Here, we are following in the tracks of Marx’s insights in his 1852 text The Eighteenth Brumaire of Louis Bonaparte. This is a critically important work on many levels. But I want to focus on just one aspect of it: Marx’s analysis of the stiflingly bureaucratic nature of the modern state. Indeed, it is in the course of this analysis that Marx introduces the idea of “smashing” the capitalist form of political power.

In the seventh chapter of The Eighteenth Brumaire, Marx turns his sights to the character of the capitalist state in France — a state that had recently crushed a workers’ uprising (1848) and consolidated itself in the 1851 coup led by Louis Bonaparte (Napoleon Bonaparte’s grand-nephew).

Marx points out how this state massively concentrates power in the hands of the executive. Marx then denounces this “enormous bureaucratic and military organization, with its ingenious state machinery, embracing wide strata, with a host of officials numbering half a million, besides an army of another half million.” These troops and bureaucrats, he observes, are subject to no authority other than that of the president and his executive officers.

Marx declares that this state suffocates the social life of the people. He describes it as an “appalling parasitic body, which enmeshes the body of French society like a net and chokes all its pores.” Noting that these structures emerged under the absolute monarchy of the 18th century, he insists that the French bourgeoisie took over and “perfected” this bureaucratic-military form of state, adapting it to capitalist purposes.

Ah, but what of all the public works undertaken by this state — from schools and universities to bridges and publicly owned railways? Surely Marx saw these as progressive?

On the contrary. Marx argues that all these were formed by severing them from the common interests of the people — alienating them from the people by ensconcing them in the hands of the state bureaucracy. As a result, he wrote:

Every common interest was straightaway severed from society, counterposed to it as a higher, general interest, snatched from the activity of society’s members themselves and made an object of government activity, from a bridge, a schoolhouse and the communal property of the village community to the railways, the national wealth and the national university of France.

Rather than romanticize these “public” services and enterprises, Marx is scathing about their alienated form. These state operations have been “snatched from the activity of society’s members themselves.” Rather than communally operated lands, schools and universities — public services subject to democratic, community control — all these have been severed “from the common interests of the people.”[1]

Marx is here radically distinguishing between state ownership and communal ownership. The latter represents social property belonging to and regulated by the people. “Public” services and enterprises administered by the modern state, on the other hand, are merely controlled by a bureaucracy that chokes off the democratic lifeblood of real communities of people.

It is in the context of analyzing the alienated character of the bureaucratic machinery of modern government that Marx introduces the idea of “smashing” the state.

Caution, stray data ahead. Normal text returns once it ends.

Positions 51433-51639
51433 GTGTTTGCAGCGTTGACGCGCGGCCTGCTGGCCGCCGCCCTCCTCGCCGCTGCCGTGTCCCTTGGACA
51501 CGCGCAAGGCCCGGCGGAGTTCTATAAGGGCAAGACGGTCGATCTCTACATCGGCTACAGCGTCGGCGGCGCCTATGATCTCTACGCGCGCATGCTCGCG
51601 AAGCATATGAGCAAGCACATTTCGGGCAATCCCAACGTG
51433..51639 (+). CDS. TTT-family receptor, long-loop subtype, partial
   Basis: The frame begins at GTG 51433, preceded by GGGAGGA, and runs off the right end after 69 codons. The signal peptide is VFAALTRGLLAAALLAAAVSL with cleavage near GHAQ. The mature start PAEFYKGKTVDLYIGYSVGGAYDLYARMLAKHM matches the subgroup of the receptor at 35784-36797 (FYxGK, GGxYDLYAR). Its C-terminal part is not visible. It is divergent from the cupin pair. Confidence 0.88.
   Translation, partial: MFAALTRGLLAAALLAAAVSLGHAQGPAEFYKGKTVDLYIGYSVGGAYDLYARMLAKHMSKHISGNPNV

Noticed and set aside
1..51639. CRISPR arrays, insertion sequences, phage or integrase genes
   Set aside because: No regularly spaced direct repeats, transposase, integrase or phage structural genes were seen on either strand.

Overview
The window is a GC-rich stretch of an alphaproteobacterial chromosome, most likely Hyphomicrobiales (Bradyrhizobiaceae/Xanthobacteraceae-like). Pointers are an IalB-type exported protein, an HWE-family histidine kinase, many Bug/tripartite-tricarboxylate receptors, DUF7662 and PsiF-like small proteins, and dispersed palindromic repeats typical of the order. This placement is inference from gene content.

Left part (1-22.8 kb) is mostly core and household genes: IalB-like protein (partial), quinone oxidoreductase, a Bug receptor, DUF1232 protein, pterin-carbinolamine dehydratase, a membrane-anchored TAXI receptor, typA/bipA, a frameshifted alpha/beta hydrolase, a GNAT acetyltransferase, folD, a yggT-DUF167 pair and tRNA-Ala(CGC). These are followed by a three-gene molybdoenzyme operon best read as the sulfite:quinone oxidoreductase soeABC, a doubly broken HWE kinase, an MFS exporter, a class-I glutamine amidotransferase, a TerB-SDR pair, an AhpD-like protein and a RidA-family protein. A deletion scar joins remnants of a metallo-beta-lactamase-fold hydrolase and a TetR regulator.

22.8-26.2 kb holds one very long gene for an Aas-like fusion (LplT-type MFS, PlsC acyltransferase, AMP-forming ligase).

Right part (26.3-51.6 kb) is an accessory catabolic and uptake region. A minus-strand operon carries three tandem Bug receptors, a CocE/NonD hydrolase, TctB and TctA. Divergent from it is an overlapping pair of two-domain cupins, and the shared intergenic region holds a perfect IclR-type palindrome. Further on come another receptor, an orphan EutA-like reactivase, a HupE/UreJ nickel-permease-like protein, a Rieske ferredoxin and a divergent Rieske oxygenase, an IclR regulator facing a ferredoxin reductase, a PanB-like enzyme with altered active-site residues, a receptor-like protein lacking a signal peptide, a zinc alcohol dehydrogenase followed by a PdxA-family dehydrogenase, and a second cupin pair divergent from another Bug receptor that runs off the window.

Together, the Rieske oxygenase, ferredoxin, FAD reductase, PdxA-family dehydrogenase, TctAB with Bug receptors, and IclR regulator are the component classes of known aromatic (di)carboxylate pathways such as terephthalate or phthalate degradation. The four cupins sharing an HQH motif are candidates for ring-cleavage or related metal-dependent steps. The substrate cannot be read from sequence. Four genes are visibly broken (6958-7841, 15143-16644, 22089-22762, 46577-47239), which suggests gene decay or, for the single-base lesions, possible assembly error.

Since 1789, he claims, “[a]ll revolutions perfected this machine instead of smashing it.” In the great uprisings of 1830 and 1848, all parties simply sought “possession of this huge state edifice.”

But because Marx’s conception of socialism was a radically democratic one,[2] he knew that a workers’ revolution could not succeed if it simply sought “possession” of the bureaucratic state. The anti-democratic structures of such a state would undermine all efforts to radically democratize social and political life — if its military structures did not do so first.

This is why the bureaucratic and military structures of the modern state would need to be dismantled, superseded...”smashed.”

Let me here add two quick points. First, Marx’s metaphor of “smashing” must be read dialectically. There is nothing in it of a nihilist rage for destruction. Instead, what needs to be “smashed” are inherent obstacles to the construction of a democratic and communal form of social life. Marx imagines the dismantling of bureaucratic and military obstructions leading to a radical democratization which will bring about the withering away of the political state.

It is absolutely true, secondly, that Marx did not lay out any clear program for such a smashing or dismantling in The Eighteenth Brumaire. It would only be in light of the uprising of French workers in 1871, and their creation of a new Paris Commune, that he would come to outline some basic principles of a workers’ state.

But already, nearly 20 years prior to the Commune experience, he had identified the modern state as a suffocating, bureaucratic structure that undermines “the activity of society’s members themselves” and suppresses “the common interests of the people.”

In so doing, he foregrounded the construction of the socialist commons rooted in the democratic self-activity of the people as fundamental to the political project of revolutionary socialism.


1. Because of the inanity of some responses I have received to this line of argument, let me state that it does not follow that Marx wants to “smash” railways and schools. But it does follow that dismantling the bureaucratic-military state involves transforming all state institutions into genuinely public ones.
2. On the democratic character of Marxian socialism, see Hal Draper, Karl Marx’s Theory of Revolution, Volume One.